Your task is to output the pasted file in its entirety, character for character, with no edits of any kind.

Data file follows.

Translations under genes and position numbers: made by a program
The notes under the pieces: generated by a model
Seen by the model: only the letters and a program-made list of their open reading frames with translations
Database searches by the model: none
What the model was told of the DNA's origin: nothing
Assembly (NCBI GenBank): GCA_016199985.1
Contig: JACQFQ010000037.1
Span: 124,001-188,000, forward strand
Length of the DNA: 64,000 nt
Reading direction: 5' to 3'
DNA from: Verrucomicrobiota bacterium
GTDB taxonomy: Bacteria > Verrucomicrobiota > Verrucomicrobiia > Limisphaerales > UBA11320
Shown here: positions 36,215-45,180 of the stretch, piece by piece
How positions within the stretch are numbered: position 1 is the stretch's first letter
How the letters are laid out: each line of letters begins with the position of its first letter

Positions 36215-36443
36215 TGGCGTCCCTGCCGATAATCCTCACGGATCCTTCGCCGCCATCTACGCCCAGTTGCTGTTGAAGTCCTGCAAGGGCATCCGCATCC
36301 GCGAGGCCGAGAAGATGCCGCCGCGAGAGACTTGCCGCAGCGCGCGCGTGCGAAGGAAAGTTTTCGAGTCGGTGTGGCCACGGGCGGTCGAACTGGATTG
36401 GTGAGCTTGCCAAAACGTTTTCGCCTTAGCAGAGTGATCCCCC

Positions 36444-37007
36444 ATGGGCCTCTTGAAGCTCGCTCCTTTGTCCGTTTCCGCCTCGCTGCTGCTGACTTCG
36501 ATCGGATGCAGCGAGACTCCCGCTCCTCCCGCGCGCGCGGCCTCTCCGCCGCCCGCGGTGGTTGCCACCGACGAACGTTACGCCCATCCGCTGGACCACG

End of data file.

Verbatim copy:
Translations under genes and position numbers: made by a program
The notes under the pieces: generated by a model
Seen by the model: only the letters and a program-made list of their open reading frames with translations
Database searches by the model: none
What the model was told of the DNA's origin: nothing
Assembly (NCBI GenBank): GCA_016199985.1
Contig: JACQFQ010000037.1
Span: 124,001-188,000, forward strand
Length of the DNA: 64,000 nt
Reading direction: 5' to 3'
DNA from: Verrucomicrobiota bacterium
GTDB taxonomy: Bacteria > Verrucomicrobiota > Verrucomicrobiia > Limisphaerales > UBA11320
Shown here: positions 36,215-45,180 of the stretch, piece by piece
How positions within the stretch are numbered: position 1 is the stretch's first letter
How the letters are laid out: each line of letters begins with the position of its first letter

Positions 36215-36443
36215 TGGCGTCCCTGCCGATAATCCTCACGGATCCTTCGCCGCCATCTACGCCCAGTTGCTGTTGAAGTCCTGCAAGGGCATCCGCATCC
36301 GCGAGGCCGAGAAGATGCCGCCGCGAGAGACTTGCCGCAGCGCGCGCGTGCGAAGGAAAGTTTTCGAGTCGGTGTGGCCACGGGCGGTCGAACTGGATTG
36401 GTGAGCTTGCCAAAACGTTTTCGCCTTAGCAGAGTGATCCCCC

Positions 36444-37007
36444 ATGGGCCTCTTGAAGCTCGCTCCTTTGTCCGTTTCCGCCTCGCTGCTGCTGACTTCG
36501 ATCGGATGCAGCGAGACTCCCGCTCCTCCCGCGCGCGCGGCCTCTCCGCCGCCCGCGGTGGTTGCCACCGACGAACGTTACGCCCATCCGCTGGACCACG